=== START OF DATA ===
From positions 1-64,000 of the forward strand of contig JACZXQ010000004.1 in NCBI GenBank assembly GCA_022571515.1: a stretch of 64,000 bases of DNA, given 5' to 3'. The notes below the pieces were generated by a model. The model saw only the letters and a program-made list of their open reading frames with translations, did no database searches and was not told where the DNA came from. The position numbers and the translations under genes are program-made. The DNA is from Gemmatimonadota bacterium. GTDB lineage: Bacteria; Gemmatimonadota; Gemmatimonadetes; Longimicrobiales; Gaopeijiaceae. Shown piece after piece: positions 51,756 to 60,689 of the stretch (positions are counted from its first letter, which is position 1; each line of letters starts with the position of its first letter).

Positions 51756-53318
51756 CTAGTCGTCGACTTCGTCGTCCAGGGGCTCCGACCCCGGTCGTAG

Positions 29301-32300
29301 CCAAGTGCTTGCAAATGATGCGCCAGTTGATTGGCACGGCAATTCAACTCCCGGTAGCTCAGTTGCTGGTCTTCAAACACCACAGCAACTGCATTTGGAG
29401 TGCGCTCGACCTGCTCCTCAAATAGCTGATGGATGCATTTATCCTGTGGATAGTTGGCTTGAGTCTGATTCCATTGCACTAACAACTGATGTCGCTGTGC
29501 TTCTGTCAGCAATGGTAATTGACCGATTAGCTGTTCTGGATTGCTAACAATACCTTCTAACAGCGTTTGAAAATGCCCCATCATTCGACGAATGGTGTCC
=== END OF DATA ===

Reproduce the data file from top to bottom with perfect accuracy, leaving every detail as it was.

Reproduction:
From positions 1-64,000 of the forward strand of contig JACZXQ010000004.1 in NCBI GenBank assembly GCA_022571515.1: a stretch of 64,000 bases of DNA, given 5' to 3'. The notes below the pieces were generated by a model. The model saw only the letters and a program-made list of their open reading frames with translations, did no database searches and was not told where the DNA came from. The position numbers and the translations under genes are program-made. The DNA is from Gemmatimonadota bacterium. GTDB lineage: Bacteria; Gemmatimonadota; Gemmatimonadetes; Longimicrobiales; Gaopeijiaceae. Shown piece after piece: positions 51,756 to 60,689 of the stretch (positions are counted from its first letter, which is position 1; each line of letters starts with the position of its first letter).

Positions 51756-53318
51756 CTAGTCGTCGACTTCGTCGTCCAGGGGCTCCGACCCCGGTCGTAG

Positions 29301-32300
29301 CCAAGTGCTTGCAAATGATGCGCCAGTTGATTGGCACGGCAATTCAACTCCCGGTAGCTCAGTTGCTGGTCTTCAAACACCACAGCAACTGCATTTGGAG
29401 TGCGCTCGACCTGCTCCTCAAATAGCTGATGGATGCATTTATCCTGTGGATAGTTGGCTTGAGTCTGATTCCATTGCACTAACAACTGATGTCGCTGTGC
29501 TTCTGTCAGCAATGGTAATTGACCGATTAGCTGTTCTGGATTGCTAACAATACCTTCTAACAGCGTTTGAAAATGCCCCATCATTCGACGAATGGTGTCC